Yes, it was an awful year, wasn’t it? Not for me personally – I’ve not got much to complain about apart from the natural effects of old age. (And there are compensations there.) But for most of the world, including certainly Britain, it has been the worst I can remember in my 80-odd years: plague, natural disasters, wars, climate change, strikes, rail and health services breaking down, the corruption of politics at the hands of rogues, liars and charlatans, and – as a result of all this – my birth country’s becoming the laughing stock of the world.
For an oldie like me the decline is all the more painful in view of the hopes we had at the start of those eight decades, and still managed to cling on to for another four of them, only for them to be totally shattered now. The fifties and sixties are often looked back on with disdain, characterised by Britain’s loss of an empire, a declining industry, strikes, poor food, censorship, oppressed women and gays, and black-and-white TV. The Tory Right in particular encourages this image, in order to demonise the social democracy that underpinned it – under both main parties – before the genie of capitalism was released to shower his brightly-coloured benefits on us all.
OK; I remember it all, though I was sheltered from much of it by my relatively privileged situation in society – not being a woman, for a start. But I also recall the one saving grace of those years: which was the conviction, certainly on the Left, that we – me, my class, my country, my continent, the world – were getting better, and could rely on that during the struggles that we acknowledged were to come. Attlee’s government had brought in the welfare state, ending the decades-long struggle between capitalism and socialism; the Empire was being transformed, mainly peacefully, into a ‘Commonwealth’ – lovely word, that, certain to appeal to Leftists; and Wilson’s governments were liberating gays, women, people trapped in toxic marriages, and anyone who before would have been hanged. Of course there was some way to go yet, and much ‘demonstrating’ – against South African apartheid, the Vietnam war and ‘The Bomb’ – in order to push the ‘progressive’ agenda on. The point is, however, that we believed it could be pushed on. Who believes that now?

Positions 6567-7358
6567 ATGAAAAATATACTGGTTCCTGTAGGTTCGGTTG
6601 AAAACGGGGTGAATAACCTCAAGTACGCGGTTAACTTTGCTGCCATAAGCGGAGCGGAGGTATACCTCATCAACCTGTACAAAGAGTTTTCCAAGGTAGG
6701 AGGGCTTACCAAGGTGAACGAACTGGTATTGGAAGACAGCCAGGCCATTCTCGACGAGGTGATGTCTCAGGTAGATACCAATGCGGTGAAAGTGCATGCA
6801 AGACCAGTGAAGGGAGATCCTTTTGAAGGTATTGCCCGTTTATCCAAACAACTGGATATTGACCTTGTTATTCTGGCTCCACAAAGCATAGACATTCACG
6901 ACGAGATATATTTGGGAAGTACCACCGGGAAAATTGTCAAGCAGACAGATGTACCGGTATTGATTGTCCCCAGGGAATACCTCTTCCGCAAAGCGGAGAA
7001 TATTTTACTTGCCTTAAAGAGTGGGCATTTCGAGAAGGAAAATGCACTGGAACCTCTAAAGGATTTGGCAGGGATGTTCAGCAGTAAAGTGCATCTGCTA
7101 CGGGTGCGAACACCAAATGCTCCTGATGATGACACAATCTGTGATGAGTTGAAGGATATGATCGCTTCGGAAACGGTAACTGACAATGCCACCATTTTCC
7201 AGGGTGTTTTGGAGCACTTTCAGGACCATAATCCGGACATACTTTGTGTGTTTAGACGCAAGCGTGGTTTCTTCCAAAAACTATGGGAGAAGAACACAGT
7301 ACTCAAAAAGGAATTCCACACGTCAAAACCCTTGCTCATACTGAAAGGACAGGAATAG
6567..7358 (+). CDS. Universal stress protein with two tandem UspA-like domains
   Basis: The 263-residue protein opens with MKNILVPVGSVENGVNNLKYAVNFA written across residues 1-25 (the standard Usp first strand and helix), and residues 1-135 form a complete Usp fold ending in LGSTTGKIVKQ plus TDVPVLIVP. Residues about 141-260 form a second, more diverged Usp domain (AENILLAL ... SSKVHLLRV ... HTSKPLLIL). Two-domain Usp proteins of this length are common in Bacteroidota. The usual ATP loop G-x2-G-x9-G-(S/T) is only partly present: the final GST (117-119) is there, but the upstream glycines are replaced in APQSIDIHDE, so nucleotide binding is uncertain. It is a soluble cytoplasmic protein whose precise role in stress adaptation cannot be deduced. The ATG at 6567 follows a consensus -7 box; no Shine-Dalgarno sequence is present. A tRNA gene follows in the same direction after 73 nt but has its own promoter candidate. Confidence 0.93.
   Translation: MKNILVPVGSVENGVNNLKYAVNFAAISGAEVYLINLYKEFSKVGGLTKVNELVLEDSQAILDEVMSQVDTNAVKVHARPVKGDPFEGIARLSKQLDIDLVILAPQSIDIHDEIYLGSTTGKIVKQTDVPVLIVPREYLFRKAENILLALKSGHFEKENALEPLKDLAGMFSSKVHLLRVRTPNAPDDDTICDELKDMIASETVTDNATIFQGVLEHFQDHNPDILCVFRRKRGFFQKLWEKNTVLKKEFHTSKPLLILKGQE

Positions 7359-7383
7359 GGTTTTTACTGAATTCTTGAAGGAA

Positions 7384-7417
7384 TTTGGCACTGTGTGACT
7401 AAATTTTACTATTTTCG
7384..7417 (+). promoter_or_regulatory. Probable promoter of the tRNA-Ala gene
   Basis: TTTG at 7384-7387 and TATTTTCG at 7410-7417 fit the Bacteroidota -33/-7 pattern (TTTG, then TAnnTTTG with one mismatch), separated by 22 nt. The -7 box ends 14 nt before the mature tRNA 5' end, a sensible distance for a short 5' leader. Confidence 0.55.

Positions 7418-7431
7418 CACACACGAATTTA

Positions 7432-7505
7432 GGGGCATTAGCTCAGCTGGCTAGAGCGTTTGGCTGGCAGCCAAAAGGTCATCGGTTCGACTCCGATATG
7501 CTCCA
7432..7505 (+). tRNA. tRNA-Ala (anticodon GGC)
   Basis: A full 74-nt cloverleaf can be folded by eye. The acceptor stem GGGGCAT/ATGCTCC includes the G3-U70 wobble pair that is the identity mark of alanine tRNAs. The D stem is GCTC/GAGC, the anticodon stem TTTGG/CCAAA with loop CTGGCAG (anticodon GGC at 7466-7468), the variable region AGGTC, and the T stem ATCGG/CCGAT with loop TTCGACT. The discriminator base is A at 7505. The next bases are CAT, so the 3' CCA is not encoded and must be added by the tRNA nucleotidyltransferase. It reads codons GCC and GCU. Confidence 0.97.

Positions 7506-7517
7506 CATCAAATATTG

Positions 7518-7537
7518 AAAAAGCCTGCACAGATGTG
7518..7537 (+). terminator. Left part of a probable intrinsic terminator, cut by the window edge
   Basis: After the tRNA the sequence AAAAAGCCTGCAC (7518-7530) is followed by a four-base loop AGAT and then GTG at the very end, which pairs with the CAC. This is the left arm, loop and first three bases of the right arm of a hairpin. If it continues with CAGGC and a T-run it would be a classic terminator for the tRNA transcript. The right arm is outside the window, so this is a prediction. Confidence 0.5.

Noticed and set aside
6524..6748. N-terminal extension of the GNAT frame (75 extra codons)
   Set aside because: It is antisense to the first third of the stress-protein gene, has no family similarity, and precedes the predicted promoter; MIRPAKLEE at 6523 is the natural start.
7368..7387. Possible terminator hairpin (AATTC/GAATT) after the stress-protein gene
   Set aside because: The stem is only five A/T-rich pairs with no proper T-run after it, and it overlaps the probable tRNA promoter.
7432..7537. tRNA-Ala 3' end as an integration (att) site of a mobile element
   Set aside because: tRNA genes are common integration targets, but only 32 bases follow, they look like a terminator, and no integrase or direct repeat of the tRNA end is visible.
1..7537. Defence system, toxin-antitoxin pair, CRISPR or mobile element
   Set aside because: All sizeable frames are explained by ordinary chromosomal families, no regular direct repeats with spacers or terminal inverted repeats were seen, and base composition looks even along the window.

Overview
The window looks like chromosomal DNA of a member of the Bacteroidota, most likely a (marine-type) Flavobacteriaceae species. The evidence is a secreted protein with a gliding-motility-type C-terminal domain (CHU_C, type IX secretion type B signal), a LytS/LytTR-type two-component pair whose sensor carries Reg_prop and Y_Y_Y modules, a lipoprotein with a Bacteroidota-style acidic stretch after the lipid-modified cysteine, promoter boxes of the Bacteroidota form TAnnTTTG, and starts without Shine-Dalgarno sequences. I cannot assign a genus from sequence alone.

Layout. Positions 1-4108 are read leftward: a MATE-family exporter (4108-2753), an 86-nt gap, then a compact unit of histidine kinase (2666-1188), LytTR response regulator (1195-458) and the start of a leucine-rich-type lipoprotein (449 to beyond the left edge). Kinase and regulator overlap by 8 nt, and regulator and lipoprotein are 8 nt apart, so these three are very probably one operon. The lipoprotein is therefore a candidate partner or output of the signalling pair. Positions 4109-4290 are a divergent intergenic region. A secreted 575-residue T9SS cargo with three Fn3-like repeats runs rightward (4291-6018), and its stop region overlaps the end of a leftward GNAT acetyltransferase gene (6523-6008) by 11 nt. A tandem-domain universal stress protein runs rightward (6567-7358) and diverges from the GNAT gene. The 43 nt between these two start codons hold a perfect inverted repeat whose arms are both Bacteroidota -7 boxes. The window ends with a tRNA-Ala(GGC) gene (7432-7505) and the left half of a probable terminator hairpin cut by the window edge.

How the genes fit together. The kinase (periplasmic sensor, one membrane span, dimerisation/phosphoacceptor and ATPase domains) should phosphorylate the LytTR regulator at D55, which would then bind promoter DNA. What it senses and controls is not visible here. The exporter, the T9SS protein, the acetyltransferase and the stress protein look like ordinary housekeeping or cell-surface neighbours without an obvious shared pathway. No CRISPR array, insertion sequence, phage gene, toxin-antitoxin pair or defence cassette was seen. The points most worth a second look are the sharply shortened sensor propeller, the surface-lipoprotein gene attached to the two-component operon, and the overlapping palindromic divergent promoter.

That’s the big difference between the post-war period and today. Even when the shit was being bombed out of us by the Luftwaffe – I was born in the middle of the London blitz – we were sustained by the knowledge that this could mark the beginning of a new era: which was why Britain elected a Labour government after 1945. People then remembered the suffering that capitalist austerity had inflicted on ordinary folk even before the German bombing started, which could only be cured by a measure – not a huge one, but enough – of socialism. Even the Tories went along with this, the ‘progressive consensus’ of the time, before the sleeping dragon of neoliberalism re-awoke. Now only neoliberals have the hopes that had sustained most of the rest of us in the fifties and sixties; and then only for their own selfish selves.
Yesterday we went to a wonderful nyårsafton performance of Beethoven’s 9th symphony in the early 20th-century, ‘national-romantic’, Enkelbrektskyrkan in Stockholm. It reminded me of those more confident times. And of the Beethovian, ‘enlightened’ hopes that have been lost since.